Amid call for first responder status, working during pandemic ‘tough’ on grocery workers

Giant worker Dave Bracken thinks grocery store workers should be considered first responders, so they can get access to early population testing and benefits like child care. (Courtesy Dave Bracken)

A longtime D.C. grocery store employee said it has been tough both mentally and physically for his co-workers as they continue to fill the needs of shoppers during the coronavirus outbreak. And  now, their union wants them to be designated as first responders.

United Food and Commercial Workers Local 400, which represents grocery store workers in the D.C. region, said grocery store workers should be classified as first responders during the pandemic. It said they should be classified that way so they can be tested for COVID-19 and protect themselves.

Grocery store workers are deemed essential by several state and local governments across the U.S. In Maryland, their essential status allows them some benefits, such as access to free child care.

“They take mass transit, a lot of them; their kids are not going to school so that creates issues,” said Dave Bracken, who has worked at the Giant on Alabama Avenue for 17 years.

Bracken, who arrives at 4 a.m. to work each day unloading delivery trucks, thinks that grocery store workers should be designated as first responders in the city.

“We’re still working just like all the other essential employees,” he said.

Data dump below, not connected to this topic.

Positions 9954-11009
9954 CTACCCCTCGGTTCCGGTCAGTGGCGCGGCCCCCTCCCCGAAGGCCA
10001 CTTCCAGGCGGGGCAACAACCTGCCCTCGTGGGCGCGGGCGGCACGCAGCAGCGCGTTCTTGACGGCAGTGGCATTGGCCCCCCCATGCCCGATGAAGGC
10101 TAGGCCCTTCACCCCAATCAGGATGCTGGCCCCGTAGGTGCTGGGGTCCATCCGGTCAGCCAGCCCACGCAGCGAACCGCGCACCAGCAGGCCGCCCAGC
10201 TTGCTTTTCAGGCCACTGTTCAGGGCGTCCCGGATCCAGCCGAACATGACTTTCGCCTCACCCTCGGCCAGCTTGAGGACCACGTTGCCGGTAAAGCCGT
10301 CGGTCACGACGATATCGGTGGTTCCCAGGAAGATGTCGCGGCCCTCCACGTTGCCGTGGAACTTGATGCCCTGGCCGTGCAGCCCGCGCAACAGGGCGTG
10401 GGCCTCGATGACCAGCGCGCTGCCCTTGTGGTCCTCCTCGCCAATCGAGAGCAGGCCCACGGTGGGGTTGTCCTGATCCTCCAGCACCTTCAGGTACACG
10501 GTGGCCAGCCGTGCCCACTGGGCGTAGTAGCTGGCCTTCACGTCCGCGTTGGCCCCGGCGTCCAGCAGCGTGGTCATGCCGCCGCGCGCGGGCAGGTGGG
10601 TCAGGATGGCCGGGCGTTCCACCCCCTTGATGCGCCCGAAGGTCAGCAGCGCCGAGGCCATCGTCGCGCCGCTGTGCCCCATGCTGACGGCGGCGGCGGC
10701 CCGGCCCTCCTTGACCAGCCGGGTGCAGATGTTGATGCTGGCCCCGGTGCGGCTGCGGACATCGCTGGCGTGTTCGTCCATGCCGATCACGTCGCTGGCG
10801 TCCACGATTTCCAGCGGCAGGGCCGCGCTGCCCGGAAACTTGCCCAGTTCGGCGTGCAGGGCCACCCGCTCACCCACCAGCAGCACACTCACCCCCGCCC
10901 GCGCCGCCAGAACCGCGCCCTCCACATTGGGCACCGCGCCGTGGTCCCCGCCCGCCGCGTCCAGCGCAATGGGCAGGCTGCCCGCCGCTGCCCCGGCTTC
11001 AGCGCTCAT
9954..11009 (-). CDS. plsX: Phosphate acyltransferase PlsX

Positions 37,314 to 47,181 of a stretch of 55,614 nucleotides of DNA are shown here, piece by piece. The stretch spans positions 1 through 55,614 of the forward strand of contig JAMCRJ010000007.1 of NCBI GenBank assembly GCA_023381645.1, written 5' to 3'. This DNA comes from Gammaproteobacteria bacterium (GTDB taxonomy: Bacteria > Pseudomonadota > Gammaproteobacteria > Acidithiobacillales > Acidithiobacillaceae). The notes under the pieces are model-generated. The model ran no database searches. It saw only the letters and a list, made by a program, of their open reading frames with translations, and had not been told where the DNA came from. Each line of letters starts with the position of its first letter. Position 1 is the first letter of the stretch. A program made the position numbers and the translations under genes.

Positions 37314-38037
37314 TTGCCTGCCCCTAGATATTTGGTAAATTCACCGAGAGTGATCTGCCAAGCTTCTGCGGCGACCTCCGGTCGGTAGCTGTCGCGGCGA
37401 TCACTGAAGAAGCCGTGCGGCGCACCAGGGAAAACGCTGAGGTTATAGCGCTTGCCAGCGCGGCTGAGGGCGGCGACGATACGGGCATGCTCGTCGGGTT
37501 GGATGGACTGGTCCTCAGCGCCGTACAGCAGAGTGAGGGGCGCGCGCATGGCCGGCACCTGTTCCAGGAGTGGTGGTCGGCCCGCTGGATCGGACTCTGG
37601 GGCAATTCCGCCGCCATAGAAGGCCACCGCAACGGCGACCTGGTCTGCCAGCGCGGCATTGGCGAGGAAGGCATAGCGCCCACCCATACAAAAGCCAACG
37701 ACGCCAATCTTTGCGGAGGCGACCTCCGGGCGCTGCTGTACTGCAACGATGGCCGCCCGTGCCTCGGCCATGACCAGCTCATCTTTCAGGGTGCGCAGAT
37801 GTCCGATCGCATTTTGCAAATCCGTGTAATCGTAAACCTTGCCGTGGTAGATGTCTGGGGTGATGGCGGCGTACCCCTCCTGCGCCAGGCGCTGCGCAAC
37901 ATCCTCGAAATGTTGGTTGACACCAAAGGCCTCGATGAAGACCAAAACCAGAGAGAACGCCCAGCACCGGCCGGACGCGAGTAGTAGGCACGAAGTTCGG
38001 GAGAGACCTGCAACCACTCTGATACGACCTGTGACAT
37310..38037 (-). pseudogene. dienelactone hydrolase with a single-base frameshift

Two D.C. Council members, including Vincent Gray, who represents Ward 7 and oversees D.C.’s health committee, asked Mayor Muriel Bowser three times during a news conference Friday whether she would declare grocery, pharmacy and food processing workers as first responders.

Bowser said she would look into it.

“The commitment I made to Council member Gray is to see if our modelers can see if another group of nongovernment essential personnel could be fit onto that list and how we could help prioritize that,” Bowser said.

She also said she plans to continue to provide the personal protective gear to first responders and health care workers first.

The union said Bowser’s response missed the mark. It also said it has never asked the mayor to skip over health care workers or in any way deny them valuable personal protection.

“However, a shortage of PPE should not be an excuse to delay designating grocery store workers as first responders now, so that they can have access to District-provided testing sites, which are currently restricted to health care workers, first responders and high-risk residents. Grocery workers on the front lines of this crisis need this testing now, and there is no reason to delay,” union spokesman Jonathan Williams said.

The union also wants Bowser to limit the number of shoppers that can be inside a grocery store at a time, so that grocery store staff can maintain the distance of at least 6 feet from customers.

WTOP’s John Domen contributed to this report.

More Coronavirus News

Megan Cloherty

WTOP Investigative Reporter Megan Cloherty primarily covers breaking news, crime and courts.

Federal News Network Logo
Log in to your WTOP account for notifications and alerts customized for you.

Sign up